### From bouncing to making a splash: Mathematical modelling of liquid impact

Fluids and Materials Seminar

29th July 2022, 4:00 pm – 5:00 pm

Fry Building, 2.04

Whether we notice them or not, phenomena related to liquid impact are commonplace in our daily lives - from falling raindrops to manufacturing processes, from smart printing applications to aircraft landing on water. This talk is dedicated to the mathematics of impact and fluid-structure interaction in this context, as well as the impact of the mathematics in question.

We will start with the canonical system of a millimetre-sized sphere impacting on the free surface of a quiescent bath, which can be propelled back into the air by capillary effects and dynamic fluid forces, whilst transferring part of its energy to the fluid. Experiments, simulations and asymptotic analysis reveal trends in the rebound metrics, uncover new phenomena at both ends of the Weber number spectrum, and collapse the datasets (Galeano-Rios et al., JFM 912, 2021). We then shift gears towards the much more violent regime of high-speed impact resulting in splashing, where a combination of matched asymptotic expansions grounded in Wagner theory and direct numerical simulations allow us to produce theoretical predictions for the location and velocity of the ejected liquid jet, as well as its thickness (Cimpeanu and Moore, JFM 856, 2019). While the early-time analytical methodology neglects effects such as surface tension or viscosity (focusing on inertia instead), corrections and adaptations of the technique (Moore et al., JFM 882, 2020) will also be presented and validated against an associated computational framework, bringing us even closer to efficiently providing information of interest for applications such as inkjet printing and pesticide distribution.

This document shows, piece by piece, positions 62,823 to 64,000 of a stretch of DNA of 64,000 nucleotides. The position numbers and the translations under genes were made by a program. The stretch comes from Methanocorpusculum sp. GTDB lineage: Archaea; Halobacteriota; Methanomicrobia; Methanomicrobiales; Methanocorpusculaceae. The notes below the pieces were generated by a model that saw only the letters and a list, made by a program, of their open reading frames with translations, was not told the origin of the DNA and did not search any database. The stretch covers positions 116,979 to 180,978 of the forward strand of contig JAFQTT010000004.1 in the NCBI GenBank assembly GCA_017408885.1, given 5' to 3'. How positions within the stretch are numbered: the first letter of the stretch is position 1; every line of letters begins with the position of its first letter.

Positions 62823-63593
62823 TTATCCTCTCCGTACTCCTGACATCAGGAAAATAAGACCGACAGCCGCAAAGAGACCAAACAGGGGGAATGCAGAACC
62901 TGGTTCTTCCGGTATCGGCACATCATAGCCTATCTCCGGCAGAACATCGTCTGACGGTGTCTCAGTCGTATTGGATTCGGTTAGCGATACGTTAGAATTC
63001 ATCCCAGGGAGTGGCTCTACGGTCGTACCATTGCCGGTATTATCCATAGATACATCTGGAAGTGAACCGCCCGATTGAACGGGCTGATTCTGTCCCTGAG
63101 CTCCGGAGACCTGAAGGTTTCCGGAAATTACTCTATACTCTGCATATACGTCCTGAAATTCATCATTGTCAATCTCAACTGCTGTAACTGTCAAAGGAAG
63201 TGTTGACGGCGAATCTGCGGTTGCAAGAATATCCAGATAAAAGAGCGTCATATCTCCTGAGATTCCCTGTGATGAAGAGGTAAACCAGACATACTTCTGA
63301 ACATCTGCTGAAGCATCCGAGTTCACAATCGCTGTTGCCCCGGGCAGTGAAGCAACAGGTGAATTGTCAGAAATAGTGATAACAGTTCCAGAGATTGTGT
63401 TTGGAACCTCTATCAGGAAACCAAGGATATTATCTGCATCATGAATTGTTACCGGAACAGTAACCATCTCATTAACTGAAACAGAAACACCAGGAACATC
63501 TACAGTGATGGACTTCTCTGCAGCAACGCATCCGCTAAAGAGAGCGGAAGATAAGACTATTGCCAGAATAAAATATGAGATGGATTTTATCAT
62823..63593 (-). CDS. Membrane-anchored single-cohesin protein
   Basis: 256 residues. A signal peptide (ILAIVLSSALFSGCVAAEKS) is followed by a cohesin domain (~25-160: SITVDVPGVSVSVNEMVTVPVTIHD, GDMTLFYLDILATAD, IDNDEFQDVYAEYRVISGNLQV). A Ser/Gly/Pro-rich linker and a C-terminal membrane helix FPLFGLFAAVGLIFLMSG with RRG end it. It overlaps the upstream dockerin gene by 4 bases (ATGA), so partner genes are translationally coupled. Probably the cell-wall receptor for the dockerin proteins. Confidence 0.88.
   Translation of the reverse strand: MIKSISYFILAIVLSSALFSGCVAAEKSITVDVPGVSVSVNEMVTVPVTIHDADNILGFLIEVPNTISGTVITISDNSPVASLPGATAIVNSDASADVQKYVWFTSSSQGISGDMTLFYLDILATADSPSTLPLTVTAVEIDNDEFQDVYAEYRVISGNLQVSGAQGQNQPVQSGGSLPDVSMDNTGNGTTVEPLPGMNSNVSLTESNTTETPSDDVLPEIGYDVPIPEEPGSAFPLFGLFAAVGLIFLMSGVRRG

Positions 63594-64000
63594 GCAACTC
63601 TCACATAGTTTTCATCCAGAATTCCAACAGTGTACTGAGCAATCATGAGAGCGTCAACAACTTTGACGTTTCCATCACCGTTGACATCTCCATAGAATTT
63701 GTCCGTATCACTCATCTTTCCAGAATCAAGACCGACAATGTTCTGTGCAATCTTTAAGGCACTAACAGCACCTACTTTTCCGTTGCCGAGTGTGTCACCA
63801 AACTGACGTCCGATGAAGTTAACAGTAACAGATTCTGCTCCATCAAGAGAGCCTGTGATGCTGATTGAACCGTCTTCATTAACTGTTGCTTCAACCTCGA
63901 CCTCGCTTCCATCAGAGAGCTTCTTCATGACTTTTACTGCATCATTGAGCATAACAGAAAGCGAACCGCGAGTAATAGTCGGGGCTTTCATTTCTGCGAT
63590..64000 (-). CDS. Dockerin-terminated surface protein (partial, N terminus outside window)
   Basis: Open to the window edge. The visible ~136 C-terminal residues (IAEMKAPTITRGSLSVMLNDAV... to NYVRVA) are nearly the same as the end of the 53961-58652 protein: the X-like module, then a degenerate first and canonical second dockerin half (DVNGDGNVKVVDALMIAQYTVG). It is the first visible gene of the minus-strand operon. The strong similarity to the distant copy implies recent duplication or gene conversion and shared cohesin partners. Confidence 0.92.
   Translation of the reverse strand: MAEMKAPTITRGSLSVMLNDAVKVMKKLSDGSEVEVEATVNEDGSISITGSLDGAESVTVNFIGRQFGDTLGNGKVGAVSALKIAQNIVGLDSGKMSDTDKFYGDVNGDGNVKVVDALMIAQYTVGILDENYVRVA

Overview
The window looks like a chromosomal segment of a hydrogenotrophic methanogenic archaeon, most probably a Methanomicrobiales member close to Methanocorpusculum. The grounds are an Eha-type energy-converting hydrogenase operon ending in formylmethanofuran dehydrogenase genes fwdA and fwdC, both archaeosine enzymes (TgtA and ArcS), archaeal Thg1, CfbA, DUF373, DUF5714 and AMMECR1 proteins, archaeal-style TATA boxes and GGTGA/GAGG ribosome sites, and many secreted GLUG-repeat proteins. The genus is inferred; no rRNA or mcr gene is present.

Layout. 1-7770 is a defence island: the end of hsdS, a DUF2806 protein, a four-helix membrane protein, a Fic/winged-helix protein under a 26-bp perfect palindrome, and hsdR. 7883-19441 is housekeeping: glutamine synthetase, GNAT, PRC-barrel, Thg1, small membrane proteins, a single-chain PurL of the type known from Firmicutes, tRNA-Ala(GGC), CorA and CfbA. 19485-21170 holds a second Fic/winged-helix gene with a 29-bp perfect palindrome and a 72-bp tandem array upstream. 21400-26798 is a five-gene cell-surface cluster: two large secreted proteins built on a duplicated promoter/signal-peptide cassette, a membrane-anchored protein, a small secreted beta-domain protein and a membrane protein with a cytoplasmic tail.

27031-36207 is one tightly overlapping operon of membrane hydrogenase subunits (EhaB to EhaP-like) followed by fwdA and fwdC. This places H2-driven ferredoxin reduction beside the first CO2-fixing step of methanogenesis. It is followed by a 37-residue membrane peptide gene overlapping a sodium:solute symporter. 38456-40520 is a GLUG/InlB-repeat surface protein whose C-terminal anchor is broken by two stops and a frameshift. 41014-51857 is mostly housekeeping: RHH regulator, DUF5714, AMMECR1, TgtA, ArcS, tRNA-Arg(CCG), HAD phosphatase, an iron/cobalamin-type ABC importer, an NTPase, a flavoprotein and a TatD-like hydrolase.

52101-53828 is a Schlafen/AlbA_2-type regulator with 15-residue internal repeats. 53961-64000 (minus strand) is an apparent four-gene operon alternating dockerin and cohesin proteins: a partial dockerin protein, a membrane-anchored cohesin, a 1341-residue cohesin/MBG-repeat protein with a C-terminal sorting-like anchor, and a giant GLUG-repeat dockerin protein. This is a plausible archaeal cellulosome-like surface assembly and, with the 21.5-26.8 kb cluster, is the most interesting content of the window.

The last few minutes will be dedicated to lessons learned from interactions with commercial and industry partners in this wider area, touching upon the role of the modern applied mathematician in the current research landscape.

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